Solar power is the poster child of the green energy movement. And why wouldn’t it be? Fuel that is entirely free, will be around for billions of years no matter what we as humans do, and doesn’t pump out nasty pollutants when used. Also, as a bonus, there is more solar power available than the world could conceivably use, roughly 89 petawatts of power , that’s 89,000,000,000 megawatts.
However, harnessing that power proves to be much more difficult than burning wood for a fire. The most common method used to convert solar radiation to useful energy is the photovoltaic effect, which converts photons from the sun directly to electricity and is utilized by photovoltaic, PV, cells. These cells in general do a fairly poor job of collecting the sun’s energy. Typically efficiencies are of the order 20%. In the laboratory, ie highly controlled conditions, PV cells have reached efficiencies of over 40% . While the public may see these efficiencies in the future, they are not currently realistic.
What is realistic however, is a drop in price of PV cell technology. Last year, Ramaz Naam blogged for Scientific American about a possible Moore’s Law effect for solar PV cells . Moore’s law originally applies to the doubling of computing power every 18 months, a trend followed by the computer industry for decades. It appears that solar power follows a similar curve, with dropping prices following a logarithmic curve from the 1980’s through 2010. Via Naam’s prediction, PV cells would reach $1/W in 2023, and could become cost effective, including installation costs, in 2020 .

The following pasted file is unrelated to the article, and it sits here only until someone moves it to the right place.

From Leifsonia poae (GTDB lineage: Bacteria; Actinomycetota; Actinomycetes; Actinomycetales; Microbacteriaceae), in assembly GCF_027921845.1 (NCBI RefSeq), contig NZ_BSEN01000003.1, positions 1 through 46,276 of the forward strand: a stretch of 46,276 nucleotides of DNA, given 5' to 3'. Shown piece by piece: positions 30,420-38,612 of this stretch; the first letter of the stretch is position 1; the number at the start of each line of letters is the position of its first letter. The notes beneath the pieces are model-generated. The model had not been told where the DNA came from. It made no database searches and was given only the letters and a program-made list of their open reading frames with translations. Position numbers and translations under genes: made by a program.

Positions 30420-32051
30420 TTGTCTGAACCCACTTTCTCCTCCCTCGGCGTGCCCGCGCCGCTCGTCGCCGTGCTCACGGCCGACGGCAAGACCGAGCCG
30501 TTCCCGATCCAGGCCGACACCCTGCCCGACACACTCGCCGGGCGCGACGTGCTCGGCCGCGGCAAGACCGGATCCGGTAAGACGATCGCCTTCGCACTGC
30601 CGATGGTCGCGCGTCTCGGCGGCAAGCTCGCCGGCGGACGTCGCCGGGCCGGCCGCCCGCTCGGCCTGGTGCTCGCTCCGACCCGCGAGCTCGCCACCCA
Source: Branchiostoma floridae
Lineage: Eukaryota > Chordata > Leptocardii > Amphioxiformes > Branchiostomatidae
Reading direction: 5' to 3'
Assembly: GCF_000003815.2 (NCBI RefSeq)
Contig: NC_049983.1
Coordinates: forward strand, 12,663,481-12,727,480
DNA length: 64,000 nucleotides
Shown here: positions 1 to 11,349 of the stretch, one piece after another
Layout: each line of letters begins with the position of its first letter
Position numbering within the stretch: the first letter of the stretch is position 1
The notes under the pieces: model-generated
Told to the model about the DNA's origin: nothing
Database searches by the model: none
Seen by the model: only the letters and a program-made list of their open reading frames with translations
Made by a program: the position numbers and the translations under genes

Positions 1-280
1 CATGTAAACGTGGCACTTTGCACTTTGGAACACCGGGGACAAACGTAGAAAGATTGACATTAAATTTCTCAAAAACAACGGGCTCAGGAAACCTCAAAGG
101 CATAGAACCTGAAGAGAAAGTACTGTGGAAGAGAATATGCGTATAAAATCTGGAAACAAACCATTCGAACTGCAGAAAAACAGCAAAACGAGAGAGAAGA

It seems though that solar power will beat Moore’s Law. Today, 2012, PV cell production costs are already approximately $1/W . That’s 11 years sooner than Naam’s prediction, made only 1 year ago. In addition to dropping to $1/W, improvements in technology and production methods could lead to costs dropping to 50¢/W in the next 10 years. This would put solar power much ahead of the curve, and into the cost effective region for power generation, poised for rapid entry into the energy market.
It is very difficult to predict when a technology is on the edge of explosion due to innovation, and so a year ago it would have been exceedingly difficult to guess that solar power would go through a revolutionary shift in production techniques, enabling PV cells to be produced at greatly reduced prices. However, it seems as if PV technologies have experienced a massive innovation spike with such ideas as new ways to manufacture silicon with less waste, improved stability in silicon wafers that allow for less of the material to be used, and new designs for solar cells themselves . These technologies are emergent, and will be improved upon as kinks are worked out. However, these advances represent a boom for solar power, and it will continue to ride that wave for many years to come as technologies are perfected and production grows.
Will solar power be part of the future? Most definitely. The amount of grid-connected PV installations grew 39% in just the 3rd quarter of 2011 with over 1 GW installed in the first 3 quarters of 2011 . This growth will continue, especially with recent price drops for PV cells. Will solar power take over the energy sector, and the world? Maybe. There are still many hurdles for solar power to face, an intermittent source being the most serious. But the hurdle keeping away the most investors and customers has been lowered, reducing one of the barriers to clean, cheap, accessible energy for all.
Here’s to world domination solar power.